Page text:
Without adequate ventilation, contaminants generated indoors will can lead to significant health and comfort problems. ASHRAE recommends that there be at least enough ventilation to exchange the air inside house once every four hours, depending on house design.
Older homes tend to have leakier walls and leakier ducts and mostly get sufficient ventilation through such leakage. Such leakage and infiltration may not be the most energy efficient approach to ventilation and is an opportunity for savings.
Most new homes and some existing homes are relatively tight and thus require mechanical ventilation to meet minimum ventilation requirements.
IT’S NOT THE HEAT, IT’S THE HUMIDITY
Modern air conditioners dehumidify as they cool; you can see that by the water that drains away, but this dehumidification is incidental to their main job of controlling temperature. They cannot independently control both temperature and humidity.
In hot, humid climates the incidental dehumidification that occurs may not always be enough to keep the indoor humidity conditions acceptable. (ASHRAE recommends roughly a 60% relative humidity maximum at 78F.) The maximum dehumidification happens not at the hot times of the year—when the air conditioner is running a lot—but at mild times of the year when the air conditioner runs very little.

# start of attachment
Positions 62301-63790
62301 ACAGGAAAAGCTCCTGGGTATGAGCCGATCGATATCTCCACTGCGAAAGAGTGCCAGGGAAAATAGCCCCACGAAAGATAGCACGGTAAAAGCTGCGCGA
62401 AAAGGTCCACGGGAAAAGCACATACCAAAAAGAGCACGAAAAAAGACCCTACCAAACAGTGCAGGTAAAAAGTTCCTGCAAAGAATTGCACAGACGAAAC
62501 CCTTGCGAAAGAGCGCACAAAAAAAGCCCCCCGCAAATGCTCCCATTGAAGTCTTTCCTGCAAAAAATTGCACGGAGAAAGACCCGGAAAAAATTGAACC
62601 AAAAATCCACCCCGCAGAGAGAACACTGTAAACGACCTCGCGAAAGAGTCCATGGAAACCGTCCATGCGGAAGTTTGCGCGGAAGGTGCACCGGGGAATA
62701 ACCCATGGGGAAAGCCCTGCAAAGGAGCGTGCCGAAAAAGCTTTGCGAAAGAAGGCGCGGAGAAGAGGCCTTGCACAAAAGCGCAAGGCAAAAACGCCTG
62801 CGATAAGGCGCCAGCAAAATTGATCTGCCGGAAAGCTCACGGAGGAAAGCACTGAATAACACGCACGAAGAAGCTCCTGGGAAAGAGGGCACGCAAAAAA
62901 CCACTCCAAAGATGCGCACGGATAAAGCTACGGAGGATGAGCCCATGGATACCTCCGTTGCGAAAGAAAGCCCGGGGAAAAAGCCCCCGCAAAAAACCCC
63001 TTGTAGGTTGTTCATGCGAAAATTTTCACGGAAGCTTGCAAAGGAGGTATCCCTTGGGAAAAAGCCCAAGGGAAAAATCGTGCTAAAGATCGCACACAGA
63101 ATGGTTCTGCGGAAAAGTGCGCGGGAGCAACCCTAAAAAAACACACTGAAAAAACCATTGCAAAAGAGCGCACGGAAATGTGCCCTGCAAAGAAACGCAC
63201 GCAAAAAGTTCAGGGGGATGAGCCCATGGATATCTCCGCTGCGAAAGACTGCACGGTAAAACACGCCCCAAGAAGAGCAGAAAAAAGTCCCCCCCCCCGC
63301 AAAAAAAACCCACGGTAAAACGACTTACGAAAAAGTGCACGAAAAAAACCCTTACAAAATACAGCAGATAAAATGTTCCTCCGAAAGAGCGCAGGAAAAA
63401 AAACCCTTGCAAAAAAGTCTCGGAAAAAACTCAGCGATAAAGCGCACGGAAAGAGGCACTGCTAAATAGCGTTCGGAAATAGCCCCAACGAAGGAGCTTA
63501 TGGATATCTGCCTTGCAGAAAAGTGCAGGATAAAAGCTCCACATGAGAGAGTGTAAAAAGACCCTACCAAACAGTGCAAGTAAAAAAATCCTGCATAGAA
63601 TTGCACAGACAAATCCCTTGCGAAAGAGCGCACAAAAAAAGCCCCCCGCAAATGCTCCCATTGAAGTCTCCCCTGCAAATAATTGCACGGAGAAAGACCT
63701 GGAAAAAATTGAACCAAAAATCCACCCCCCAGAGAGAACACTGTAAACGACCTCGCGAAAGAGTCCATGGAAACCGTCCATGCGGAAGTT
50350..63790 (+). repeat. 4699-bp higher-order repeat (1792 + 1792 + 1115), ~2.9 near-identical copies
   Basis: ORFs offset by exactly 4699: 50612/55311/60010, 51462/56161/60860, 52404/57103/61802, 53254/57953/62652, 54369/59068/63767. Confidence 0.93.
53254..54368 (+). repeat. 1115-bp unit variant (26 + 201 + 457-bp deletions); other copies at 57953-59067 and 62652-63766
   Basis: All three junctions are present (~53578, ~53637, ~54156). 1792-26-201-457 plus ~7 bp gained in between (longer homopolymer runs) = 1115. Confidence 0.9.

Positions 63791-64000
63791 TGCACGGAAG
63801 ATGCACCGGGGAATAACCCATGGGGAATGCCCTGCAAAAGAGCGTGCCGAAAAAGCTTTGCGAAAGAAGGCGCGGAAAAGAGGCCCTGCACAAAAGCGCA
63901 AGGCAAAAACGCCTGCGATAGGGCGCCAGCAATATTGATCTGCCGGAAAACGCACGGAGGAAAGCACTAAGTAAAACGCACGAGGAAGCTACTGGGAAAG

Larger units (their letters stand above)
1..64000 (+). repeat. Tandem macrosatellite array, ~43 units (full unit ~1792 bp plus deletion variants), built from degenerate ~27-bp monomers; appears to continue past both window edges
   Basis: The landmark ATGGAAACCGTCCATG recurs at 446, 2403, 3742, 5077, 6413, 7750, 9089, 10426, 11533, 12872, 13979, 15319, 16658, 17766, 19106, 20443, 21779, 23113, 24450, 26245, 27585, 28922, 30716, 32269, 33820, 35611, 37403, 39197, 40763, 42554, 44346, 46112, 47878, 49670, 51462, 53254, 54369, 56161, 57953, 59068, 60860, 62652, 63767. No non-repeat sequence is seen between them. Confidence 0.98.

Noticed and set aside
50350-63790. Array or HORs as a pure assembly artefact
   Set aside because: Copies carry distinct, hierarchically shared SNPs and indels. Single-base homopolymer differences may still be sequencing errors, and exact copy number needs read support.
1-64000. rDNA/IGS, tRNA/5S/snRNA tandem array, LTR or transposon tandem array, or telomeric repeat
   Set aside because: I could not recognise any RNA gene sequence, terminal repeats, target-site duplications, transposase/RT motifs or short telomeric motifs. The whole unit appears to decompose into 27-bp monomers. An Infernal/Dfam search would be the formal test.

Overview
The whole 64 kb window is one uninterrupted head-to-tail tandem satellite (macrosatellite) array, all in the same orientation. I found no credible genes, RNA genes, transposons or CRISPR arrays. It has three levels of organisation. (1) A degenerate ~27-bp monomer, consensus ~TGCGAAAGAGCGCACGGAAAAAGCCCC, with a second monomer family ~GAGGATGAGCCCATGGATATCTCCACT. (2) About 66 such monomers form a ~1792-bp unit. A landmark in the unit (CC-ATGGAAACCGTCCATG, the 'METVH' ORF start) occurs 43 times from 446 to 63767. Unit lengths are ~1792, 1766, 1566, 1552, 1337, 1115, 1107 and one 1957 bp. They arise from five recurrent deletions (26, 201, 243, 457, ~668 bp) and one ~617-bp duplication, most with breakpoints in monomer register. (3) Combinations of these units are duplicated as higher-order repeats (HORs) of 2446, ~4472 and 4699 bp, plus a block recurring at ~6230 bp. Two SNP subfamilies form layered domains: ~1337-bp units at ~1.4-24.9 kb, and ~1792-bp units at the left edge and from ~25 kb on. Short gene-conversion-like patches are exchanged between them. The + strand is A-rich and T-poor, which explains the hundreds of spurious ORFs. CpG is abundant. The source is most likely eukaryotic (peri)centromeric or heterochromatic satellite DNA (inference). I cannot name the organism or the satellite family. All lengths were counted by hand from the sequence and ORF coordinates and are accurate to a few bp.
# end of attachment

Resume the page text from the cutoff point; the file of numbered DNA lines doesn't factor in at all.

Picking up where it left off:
Although there are some leading edge air conditioning systems that promise to independently control humidity, conventional systems may not be able to sufficiently control the problem and can cause comfort or mold problems in certain situations. Some current high-end systems have enhanced dehumidification, but when the existing system cannot sufficiently dehumidify, it may be necessary to buy a stand-alone dehumidifier.
There are things that consumers can do to lessen the need for dehumidification:
Use exhaust fans during moisture-producing activities. Cooking, bathing, washing, and similar activities produce a lot of moisture inside the home. Exhaust that moisture directly outdoors using a fan. Similarly, avoid drying clothes indoors except with a clothes dryer that is exhausted directly outdoors.
Do not open windows or use ventilative cooling when it is too humid outside.
Nagengast, B., 1999, ‘Early Twentieth Century Air-Conditioning Engineering’, ASHRAE Journal, March (p.55)
ANSI/ASHRAE Standard 55, Thermal Environmental Conditions for Human Occupancy
ANSI/ASHRAE Standard 62.2, Ventilation and Acceptable Indoor Air Quality in Low-Rise Residential Buildings
Disclaimer: The information has been deemed reliable and the source is a credible resource in the HVAC Industry.
* Article from www.freedomhvacal.com